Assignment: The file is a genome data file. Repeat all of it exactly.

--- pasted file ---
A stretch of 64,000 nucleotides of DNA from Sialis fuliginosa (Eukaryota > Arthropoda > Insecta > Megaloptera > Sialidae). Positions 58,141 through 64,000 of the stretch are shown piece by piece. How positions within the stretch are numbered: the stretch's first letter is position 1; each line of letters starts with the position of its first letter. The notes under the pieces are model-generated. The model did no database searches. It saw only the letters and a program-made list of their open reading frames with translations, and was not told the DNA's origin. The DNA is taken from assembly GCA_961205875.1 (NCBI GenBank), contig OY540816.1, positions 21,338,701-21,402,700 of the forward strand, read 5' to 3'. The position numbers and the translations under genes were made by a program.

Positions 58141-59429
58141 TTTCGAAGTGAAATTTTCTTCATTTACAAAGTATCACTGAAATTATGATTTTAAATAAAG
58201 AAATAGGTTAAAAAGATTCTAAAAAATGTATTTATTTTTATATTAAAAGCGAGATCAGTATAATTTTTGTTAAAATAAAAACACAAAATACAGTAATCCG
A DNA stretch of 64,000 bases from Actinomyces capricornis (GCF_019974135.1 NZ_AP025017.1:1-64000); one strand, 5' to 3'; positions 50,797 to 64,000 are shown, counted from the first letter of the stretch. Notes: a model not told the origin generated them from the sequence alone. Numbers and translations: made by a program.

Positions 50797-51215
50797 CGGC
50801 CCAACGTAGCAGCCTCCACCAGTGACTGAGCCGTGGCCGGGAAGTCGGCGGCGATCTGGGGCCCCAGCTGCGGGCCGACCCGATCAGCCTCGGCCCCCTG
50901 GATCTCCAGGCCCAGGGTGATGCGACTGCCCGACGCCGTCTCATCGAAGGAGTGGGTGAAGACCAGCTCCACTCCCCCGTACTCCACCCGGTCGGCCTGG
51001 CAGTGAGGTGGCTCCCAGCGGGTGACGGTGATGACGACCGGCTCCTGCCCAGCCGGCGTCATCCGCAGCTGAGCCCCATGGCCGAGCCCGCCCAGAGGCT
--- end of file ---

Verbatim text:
A stretch of 64,000 nucleotides of DNA from Sialis fuliginosa (Eukaryota > Arthropoda > Insecta > Megaloptera > Sialidae). Positions 58,141 through 64,000 of the stretch are shown piece by piece. How positions within the stretch are numbered: the stretch's first letter is position 1; each line of letters starts with the position of its first letter. The notes under the pieces are model-generated. The model did no database searches. It saw only the letters and a program-made list of their open reading frames with translations, and was not told the DNA's origin. The DNA is taken from assembly GCA_961205875.1 (NCBI GenBank), contig OY540816.1, positions 21,338,701-21,402,700 of the forward strand, read 5' to 3'. The position numbers and the translations under genes were made by a program.

Positions 58141-59429
58141 TTTCGAAGTGAAATTTTCTTCATTTACAAAGTATCACTGAAATTATGATTTTAAATAAAG
58201 AAATAGGTTAAAAAGATTCTAAAAAATGTATTTATTTTTATATTAAAAGCGAGATCAGTATAATTTTTGTTAAAATAAAAACACAAAATACAGTAATCCG
A DNA stretch of 64,000 bases from Actinomyces capricornis (GCF_019974135.1 NZ_AP025017.1:1-64000); one strand, 5' to 3'; positions 50,797 to 64,000 are shown, counted from the first letter of the stretch. Notes: a model not told the origin generated them from the sequence alone. Numbers and translations: made by a program.

Positions 50797-51215
50797 CGGC
50801 CCAACGTAGCAGCCTCCACCAGTGACTGAGCCGTGGCCGGGAAGTCGGCGGCGATCTGGGGCCCCAGCTGCGGGCCGACCCGATCAGCCTCGGCCCCCTG
50901 GATCTCCAGGCCCAGGGTGATGCGACTGCCCGACGCCGTCTCATCGAAGGAGTGGGTGAAGACCAGCTCCACTCCCCCGTACTCCACCCGGTCGGCCTGG
51001 CAGTGAGGTGGCTCCCAGCGGGTGACGGTGATGACGACCGGCTCCTGCCCAGCCGGCGTCATCCGCAGCTGAGCCCCATGGCCGAGCCCGCCCAGAGGCT